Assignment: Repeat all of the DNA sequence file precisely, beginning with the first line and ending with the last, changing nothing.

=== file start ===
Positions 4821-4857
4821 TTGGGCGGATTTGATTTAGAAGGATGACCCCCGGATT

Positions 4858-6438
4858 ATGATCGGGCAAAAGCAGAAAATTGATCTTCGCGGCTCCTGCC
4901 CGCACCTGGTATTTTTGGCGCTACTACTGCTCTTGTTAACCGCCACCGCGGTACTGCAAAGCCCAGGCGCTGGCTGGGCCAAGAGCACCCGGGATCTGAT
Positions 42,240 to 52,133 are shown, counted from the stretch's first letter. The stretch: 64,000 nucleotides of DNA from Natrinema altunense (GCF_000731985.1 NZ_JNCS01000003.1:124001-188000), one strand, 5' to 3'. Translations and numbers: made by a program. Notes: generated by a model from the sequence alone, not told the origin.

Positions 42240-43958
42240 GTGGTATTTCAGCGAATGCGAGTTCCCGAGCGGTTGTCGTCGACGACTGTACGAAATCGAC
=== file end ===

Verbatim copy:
Positions 4821-4857
4821 TTGGGCGGATTTGATTTAGAAGGATGACCCCCGGATT

Positions 4858-6438
4858 ATGATCGGGCAAAAGCAGAAAATTGATCTTCGCGGCTCCTGCC
4901 CGCACCTGGTATTTTTGGCGCTACTACTGCTCTTGTTAACCGCCACCGCGGTACTGCAAAGCCCAGGCGCTGGCTGGGCCAAGAGCACCCGGGATCTGAT
Positions 42,240 to 52,133 are shown, counted from the stretch's first letter. The stretch: 64,000 nucleotides of DNA from Natrinema altunense (GCF_000731985.1 NZ_JNCS01000003.1:124001-188000), one strand, 5' to 3'. Translations and numbers: made by a program. Notes: generated by a model from the sequence alone, not told the origin.

Positions 42240-43958
42240 GTGGTATTTCAGCGAATGCGAGTTCCCGAGCGGTTGTCGTCGACGACTGTACGAAATCGAC